Image: Ken Rosewall
Photographs: Getty Images

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Edmondson was a surprise winner in 1976

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The Australians have waited for a long time for a home grown player to win the title.

 

The last Australian to win the men's singles crown was Mark Edmondson back in 1976.

 

Unseeded, and ranked a lowly 212th then, Edmonson surprised all by beating compatriot and two-time champion John Newcombe in four sets in the final.

 

Pat Cash (1987-88) and Lleyton Hewitt (2005) have made it to the final since but the title has remained elusive.

 

The last woman to win the singles title was Chris O'Neil in 1978.


Image: Mark Edmondson poses after being inducted into the Australian Tennis Hall of Fame during the Australia Day presentation in Rod Laver Arena
Photographs: Getty Images

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Wilander has won on both the surfaces used

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As we have mentioned earlier the tournament was played on grass till 1987, and from 1988 onwards a hard court was used.

 

Mats Wilander remains (and will remain) the only player to win the tournament on both the surfaces.

 

The Swede won his first two titles (1983-84) on grass while clinching his third crown in 1988, the first year the tournament was played on a hard court.

 

Wilander also reached the final in 1985, losing to compatriot Stefan Edberg. He finished with a 36-7 career-record in Melbourne.


Image: Mats Wilander
Photographs: Getty Images

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Seles won 33 matches on the trot

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Monica Seles holds the record for the most successive match wins (at 33) at the Australian Open.

 

It is also the longest unbeaten streak in any major tournament.

 

The Yugoslav-turned-American won three straight women's singles titles from 1991-93, missed the next two year because of injury – remember that attack by a Steffi Graf fan? – returned to win again in 1996 before making the semi-finals in 1999 (she pulled out in 1997-98) to pile up a 33-0 record.

 

It was Martina Hingis who ended Seles's unbeaten run in 1999, en route to her third straight title.

 

Nonetheless, Seles holds an enviable 43-4 career record in Melbourne.


Image: Monica Seles of the USA celebrates with the Australian Open trophy after defeating Anke Huber of Germany to win the final of the Ford Australian Open 1996 at Flinders Park in Melbourne
Photographs: Getty Images

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For someone who started late, Agassi was impressive

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Andre Agassi is the male-equivalent of Seles in the Australian Open.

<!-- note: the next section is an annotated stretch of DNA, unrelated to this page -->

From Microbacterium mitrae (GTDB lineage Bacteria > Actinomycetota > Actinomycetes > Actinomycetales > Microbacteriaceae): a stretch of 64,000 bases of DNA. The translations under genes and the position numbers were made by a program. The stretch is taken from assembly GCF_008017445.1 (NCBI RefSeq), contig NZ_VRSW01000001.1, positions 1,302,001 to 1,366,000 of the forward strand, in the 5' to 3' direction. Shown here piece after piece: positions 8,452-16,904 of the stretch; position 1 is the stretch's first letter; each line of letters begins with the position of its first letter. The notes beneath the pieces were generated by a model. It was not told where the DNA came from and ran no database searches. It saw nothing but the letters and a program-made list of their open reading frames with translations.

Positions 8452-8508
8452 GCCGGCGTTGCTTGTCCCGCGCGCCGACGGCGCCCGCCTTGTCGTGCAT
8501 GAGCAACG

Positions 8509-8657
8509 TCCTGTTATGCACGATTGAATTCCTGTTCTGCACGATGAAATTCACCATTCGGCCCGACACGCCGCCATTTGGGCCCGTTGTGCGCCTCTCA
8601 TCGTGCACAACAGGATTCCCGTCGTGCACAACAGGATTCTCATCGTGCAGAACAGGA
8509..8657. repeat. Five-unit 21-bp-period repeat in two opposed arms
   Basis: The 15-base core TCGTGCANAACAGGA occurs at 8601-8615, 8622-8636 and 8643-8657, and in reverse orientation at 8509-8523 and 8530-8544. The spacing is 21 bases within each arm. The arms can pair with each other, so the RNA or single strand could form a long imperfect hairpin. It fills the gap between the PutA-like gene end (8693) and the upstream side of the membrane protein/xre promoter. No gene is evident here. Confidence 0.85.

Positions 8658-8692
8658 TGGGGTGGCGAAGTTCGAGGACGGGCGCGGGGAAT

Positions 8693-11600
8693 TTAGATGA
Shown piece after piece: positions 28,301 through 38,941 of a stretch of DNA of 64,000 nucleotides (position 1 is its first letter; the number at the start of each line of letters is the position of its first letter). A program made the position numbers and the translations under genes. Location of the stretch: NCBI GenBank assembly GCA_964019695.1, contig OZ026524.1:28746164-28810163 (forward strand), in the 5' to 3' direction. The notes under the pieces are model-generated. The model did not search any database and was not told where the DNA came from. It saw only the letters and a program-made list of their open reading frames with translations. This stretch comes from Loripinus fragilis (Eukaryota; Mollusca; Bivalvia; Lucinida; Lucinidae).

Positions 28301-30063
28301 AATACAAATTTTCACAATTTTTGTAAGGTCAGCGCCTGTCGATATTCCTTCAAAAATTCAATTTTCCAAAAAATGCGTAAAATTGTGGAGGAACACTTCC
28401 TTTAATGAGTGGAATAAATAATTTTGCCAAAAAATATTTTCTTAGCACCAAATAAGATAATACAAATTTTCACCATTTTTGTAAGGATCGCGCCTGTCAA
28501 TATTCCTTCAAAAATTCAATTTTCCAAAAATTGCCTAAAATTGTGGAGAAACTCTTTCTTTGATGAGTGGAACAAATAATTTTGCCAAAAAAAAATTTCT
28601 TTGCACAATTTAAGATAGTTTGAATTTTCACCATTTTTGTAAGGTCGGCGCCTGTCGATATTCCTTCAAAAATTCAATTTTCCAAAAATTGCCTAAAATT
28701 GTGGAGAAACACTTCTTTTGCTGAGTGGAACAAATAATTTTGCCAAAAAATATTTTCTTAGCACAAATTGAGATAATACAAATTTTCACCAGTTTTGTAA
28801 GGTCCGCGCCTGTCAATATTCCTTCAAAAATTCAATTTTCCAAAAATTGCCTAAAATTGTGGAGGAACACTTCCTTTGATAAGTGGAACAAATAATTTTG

The American won 26 consecutive matches before his run was brought to an end by Russian Marat Safin.

 

Agassi's 26 straight wins are also the most by any player in a single major tournament.

 

The flamboyant American, who first played at Melbourne Park only in 1995, won the tournament on four occasions – 1995 (first attempt), 2000, 2001 and 2003.

 

Agassi's career record in Melbourne stands an impressive 48-5.


Image: Andre Agassi of the USA leaves the court after losing his match against Marat Safin of Russia during day eleven of the Australian Open Grand Slam at Melbourne Park
Photographs: Getty Images

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Serena's love affair with Melbourne

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Serena Williams is the most successful woman in Melbourne Park in the open era.

 

The American has won the tournament on five occasions – 2003, 2005, 2007, 2009 and 2010.

 

She is also the lone woman to win the title on both Rebound Ace and Plexicushion Prestige surfaces.

 

Serena has a 51-6 singles record in Melbourne.


Image: Serena Williams of the United States of America poses with the Daphne Akhurst Trophy in Garden Square
Photographs: Getty Images

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Federer the player with most match wins in Melbourne

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We end with the player who ended Stefan Edberg's (his idol) record of most singles wins last year.

 

Roger Federer, who owns four Australian Open titles (2004, 2006-07 and 2010), amassed a 59-8 record en route to the semi-finals last year.   

 

In 2007, he became only the second man (after Ken Rosewall) to win the tournament without dropping a set.

 

Besides, he is the lone male player to win the Australian Open on both Rebound Ace and Plexicushion Prestige surfaces.


Image: Roger Federer of Switzerland plays a forehand during a practice session ahead of the 2012 Australian Open at Rod Laver Arena
Photographs: Getty Images